Red-light camera battle far from over

Bradenton officials will resume their debate in the coming weeks on whether to return red-light cameras to city intersections after shutting down the program this past August. Officials seem to favor additional technology that delays an opposing red-light from turning green if sensors pick up a red-light runner. Whether the city chooses that technology alone or if it will be implemented with cameras is the debate to come. Having lost two friends to red-light runners, Ward 2 Councilman Gene Brown has been a staunch supporter of the cameras, and favors using them with the sensor technology. “People forget we are punishing someone who is breaking the law,” Brown said. “So how do we do the safety part and punish the offender? Instead of eliminating something completely, it’s how do you make it work.” Bradenton Police Chief Melanie Bevan has remained neutral in the debate, saying data on both sides of the argument is convoluted at best. But she is expressing confidence in the sensor technology as a legitimate safety tool. “I’m pretty confident the technology is good, and it works,” Bevan said. “We are looking for revenue neutral. We don’t want to make money, but we don’t want to lose money.” The system is more monetary than it is saving lives. Florida Representative Wengay Newton, D-District 70 State Rep. Wengay “Newt” Newton, D-St. Petersburg, opposes red-light cameras as a standalone tool. “All they are doing is recording accidents,” Newton said. “Cameras aren’t going to save people. But you do have this technology that doesn’t generate a lot of money, but does address safety. Companies making money don’t want to use that because it doesn’t make money. The system is more monetary than it is saving lives.” Mark Wandall, the late husband of Melissa Wandall, president of the National Coalition for Safer Roads, was killed by a red-light runner. The Mark Wandall Traffic Safety Act authorized the first red-light cameras in Florida. Melissa Wandall, who regularly lobbies in Tallahassee to keep the cameras legal in the state, said she supports the combination of cameras and sensor technology. If they wanted to fix this bill they would have listened in 2011 when I had concerns about the right-on-red, but nobody wants to fix anything. Melissa Wandall, National Coalition for Safer Roads president “I absolutely do,” Wandall said. “It’s not that it’s frustrating. It’s that we have programs that work, and everybody would rather take all of their energy and fight against me because nobody likes to be held accountable.” The fate of red-light cameras is now in the hands of the Florida Supreme Court, which in May agreed to hear a case that may very well determine the legality of the camera program.


About John Fagan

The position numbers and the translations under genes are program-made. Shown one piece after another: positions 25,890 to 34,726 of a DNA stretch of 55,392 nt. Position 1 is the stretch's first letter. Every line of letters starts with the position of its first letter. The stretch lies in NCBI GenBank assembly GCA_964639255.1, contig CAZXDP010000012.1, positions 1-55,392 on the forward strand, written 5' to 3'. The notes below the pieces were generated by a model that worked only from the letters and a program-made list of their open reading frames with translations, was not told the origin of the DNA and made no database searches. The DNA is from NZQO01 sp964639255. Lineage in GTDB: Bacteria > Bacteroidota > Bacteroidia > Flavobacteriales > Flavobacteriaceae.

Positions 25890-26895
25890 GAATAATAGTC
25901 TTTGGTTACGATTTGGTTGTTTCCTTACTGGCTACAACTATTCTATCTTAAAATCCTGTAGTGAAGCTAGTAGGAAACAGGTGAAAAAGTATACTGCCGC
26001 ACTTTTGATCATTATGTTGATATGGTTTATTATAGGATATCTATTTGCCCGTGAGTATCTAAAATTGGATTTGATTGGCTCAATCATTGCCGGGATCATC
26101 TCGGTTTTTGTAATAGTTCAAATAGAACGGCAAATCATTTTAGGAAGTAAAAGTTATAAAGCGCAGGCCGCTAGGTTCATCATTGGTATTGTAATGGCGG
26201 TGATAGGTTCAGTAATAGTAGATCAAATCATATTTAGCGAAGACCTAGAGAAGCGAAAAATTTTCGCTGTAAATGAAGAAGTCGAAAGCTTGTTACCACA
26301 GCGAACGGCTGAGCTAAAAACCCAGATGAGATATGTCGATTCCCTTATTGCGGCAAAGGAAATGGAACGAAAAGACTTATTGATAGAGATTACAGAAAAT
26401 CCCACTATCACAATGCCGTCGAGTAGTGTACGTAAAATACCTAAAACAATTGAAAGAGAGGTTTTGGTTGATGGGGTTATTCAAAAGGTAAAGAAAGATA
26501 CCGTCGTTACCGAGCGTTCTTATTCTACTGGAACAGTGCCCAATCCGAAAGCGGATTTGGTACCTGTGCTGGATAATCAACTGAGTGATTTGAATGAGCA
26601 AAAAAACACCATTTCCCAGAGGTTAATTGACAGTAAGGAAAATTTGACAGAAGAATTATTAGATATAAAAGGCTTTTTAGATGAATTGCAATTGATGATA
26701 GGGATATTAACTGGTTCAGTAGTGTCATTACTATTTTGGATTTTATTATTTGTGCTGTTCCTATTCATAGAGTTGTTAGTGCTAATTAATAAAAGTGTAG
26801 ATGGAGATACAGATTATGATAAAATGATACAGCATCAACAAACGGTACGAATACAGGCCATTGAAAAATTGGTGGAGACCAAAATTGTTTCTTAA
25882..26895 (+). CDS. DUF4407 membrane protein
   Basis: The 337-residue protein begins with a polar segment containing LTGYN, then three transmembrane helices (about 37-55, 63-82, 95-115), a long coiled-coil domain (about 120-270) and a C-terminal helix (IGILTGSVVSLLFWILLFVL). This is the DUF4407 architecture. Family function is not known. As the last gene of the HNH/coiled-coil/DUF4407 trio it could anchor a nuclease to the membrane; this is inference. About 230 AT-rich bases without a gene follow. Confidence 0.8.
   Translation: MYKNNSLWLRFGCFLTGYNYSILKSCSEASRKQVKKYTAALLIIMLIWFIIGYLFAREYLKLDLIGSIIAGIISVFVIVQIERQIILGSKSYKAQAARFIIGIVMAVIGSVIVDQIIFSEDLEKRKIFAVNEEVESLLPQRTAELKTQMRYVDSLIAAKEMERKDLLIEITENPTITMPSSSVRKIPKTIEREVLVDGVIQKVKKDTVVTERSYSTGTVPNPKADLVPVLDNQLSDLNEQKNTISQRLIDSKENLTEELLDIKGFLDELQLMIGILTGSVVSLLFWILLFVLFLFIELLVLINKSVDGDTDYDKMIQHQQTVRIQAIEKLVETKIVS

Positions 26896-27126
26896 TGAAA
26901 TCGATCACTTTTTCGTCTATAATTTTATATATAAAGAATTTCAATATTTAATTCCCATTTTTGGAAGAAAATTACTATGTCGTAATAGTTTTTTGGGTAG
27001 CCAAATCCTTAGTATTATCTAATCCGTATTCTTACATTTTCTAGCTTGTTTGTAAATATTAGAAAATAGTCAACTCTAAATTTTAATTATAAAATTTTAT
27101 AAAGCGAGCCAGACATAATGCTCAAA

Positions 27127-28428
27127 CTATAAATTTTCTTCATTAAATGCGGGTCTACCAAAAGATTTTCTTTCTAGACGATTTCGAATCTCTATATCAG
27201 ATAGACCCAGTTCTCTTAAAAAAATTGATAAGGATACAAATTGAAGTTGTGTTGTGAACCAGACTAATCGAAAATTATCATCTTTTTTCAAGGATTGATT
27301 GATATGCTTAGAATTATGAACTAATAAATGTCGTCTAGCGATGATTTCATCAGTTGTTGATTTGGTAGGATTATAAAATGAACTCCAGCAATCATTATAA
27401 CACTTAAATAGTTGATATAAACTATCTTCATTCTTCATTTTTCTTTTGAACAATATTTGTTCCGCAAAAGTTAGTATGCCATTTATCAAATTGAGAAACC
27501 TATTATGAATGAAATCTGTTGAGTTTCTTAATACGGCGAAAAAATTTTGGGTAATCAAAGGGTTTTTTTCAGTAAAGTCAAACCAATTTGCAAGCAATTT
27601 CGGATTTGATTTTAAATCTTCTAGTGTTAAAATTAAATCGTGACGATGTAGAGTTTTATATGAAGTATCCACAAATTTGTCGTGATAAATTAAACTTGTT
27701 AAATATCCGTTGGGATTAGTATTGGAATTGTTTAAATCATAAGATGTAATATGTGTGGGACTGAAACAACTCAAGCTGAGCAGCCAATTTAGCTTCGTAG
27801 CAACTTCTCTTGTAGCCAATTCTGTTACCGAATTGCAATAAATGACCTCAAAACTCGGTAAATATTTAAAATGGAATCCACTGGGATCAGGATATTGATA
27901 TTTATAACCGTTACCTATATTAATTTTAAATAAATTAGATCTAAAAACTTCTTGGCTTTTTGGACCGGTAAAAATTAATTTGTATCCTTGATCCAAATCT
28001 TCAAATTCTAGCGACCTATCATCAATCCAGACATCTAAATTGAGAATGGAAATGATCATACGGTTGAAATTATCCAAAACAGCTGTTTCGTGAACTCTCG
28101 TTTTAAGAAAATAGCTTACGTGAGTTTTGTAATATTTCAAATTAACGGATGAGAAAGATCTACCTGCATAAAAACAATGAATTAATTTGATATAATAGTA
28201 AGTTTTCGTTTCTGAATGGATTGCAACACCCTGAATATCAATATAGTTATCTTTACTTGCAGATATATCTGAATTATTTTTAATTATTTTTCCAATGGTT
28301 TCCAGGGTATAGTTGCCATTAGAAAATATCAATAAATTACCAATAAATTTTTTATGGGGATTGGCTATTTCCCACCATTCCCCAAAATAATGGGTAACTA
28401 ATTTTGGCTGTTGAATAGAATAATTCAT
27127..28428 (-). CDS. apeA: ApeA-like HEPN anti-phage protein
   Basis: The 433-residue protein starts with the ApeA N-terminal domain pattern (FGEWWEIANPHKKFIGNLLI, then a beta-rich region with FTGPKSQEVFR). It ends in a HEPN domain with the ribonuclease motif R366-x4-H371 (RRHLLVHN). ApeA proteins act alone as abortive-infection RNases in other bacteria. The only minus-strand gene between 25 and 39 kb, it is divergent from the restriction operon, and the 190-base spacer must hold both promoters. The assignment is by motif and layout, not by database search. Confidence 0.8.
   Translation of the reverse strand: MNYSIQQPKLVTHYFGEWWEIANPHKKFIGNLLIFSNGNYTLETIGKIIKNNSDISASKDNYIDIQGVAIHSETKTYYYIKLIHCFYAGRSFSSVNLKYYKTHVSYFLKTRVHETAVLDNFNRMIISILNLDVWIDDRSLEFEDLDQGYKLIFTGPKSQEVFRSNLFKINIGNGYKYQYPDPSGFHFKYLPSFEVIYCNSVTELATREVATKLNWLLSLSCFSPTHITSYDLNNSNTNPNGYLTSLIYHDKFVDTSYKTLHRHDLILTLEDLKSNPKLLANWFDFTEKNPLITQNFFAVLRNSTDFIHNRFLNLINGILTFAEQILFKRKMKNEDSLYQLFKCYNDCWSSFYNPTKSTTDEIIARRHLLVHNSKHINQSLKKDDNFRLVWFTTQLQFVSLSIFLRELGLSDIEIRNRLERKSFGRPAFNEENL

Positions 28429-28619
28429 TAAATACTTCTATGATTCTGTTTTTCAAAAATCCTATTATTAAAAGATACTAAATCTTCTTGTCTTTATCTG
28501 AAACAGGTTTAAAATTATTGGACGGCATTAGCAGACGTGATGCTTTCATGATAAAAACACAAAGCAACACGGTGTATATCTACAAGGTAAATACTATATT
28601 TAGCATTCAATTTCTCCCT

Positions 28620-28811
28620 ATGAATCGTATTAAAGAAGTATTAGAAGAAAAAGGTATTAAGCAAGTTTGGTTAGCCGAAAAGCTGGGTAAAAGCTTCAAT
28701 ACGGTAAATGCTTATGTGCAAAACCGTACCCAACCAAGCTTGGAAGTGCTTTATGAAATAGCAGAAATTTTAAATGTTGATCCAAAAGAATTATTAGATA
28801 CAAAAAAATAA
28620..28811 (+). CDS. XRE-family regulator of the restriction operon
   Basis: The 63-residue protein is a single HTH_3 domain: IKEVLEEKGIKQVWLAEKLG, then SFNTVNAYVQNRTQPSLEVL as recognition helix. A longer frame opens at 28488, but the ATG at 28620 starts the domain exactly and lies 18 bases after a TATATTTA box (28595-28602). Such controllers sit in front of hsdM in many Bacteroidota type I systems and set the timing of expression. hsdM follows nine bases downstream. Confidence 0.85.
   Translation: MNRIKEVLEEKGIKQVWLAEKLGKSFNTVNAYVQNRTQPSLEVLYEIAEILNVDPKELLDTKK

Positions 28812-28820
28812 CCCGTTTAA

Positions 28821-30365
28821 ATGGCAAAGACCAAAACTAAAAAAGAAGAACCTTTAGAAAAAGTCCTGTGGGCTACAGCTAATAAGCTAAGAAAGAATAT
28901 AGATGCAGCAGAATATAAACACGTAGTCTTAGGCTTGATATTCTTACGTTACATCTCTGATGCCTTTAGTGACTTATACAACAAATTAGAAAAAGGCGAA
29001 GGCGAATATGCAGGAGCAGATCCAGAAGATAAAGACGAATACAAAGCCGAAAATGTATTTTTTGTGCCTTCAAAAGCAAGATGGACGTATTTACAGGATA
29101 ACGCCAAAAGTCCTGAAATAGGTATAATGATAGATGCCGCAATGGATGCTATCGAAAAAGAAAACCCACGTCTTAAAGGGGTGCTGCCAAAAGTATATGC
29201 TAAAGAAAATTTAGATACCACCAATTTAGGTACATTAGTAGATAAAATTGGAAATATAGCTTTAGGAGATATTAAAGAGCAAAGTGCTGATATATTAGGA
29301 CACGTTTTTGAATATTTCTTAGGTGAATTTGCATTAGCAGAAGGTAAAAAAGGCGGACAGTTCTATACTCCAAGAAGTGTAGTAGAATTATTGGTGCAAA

John is a Jacksonville native who grew up on the First Coast. He graduated from Bishop Kenny High School in 1975 and went to college at Florida State University where he completed a 4-year program in 3 years. John graduated from the Florida State University College of Business in 1978 and went straight into Florida State University College of Law. While in law school, John earned a position on the prestigious Law Review Board serving as its Business Editor. As a law student, John studied in the Oxford program. He also interned with the Florida Legislature working in the Florida House of Representatives Criminal Justice Committee. John was admitted to the Florida Bar in 1981. John began his legal career as a law school intern in the State Attorney's Office in Jacksonville in 1981. After his internship, legendary State Attorney Ed Austin hired John as a full-time Assistant State Attorney for the Fourth Judicial Circuit (Clay, Duval, and Nassau Counties). As a prosecutor, John tried jury and non-jury trial on charges ranging from DUI to Murder. In 1983, John moved from the State Attorney's Office to begin his career in private practice. He has practiced law for 30 years on the First Coast. For the last 20 years, John and his family have made Clay County their home. John limits his practice to personal injury and disability cases. While there are many fine attorneys in Clay County, John is one of only a few Clay County attorneys who limit their practice to personal injury and disability cases. John takes pride in helping clients resolve injury claims in ways that avoid the stress, uncertainty, and the expense of unnecessary litigation. Professional Activities John is the past President of the Clay County Bar Association and has served on the Board of the Clay County Bar Association from 2009-2013. He is an active member of the Florida Bar, and the Federal Bar of the Middle and Southern Districts of Florida. He is also a member of the American Association of Justice, the Florida Association of Justice, the National Organization of Social Security Claimants' Representatives, and the National Organization of Veterans' Advocates. Service to the Community John is involved in the Clay County Community serving as a member and Director of the Rotary Club of Orange Park, of the Clay County Bar Association, and the Putnam County Bar Association.
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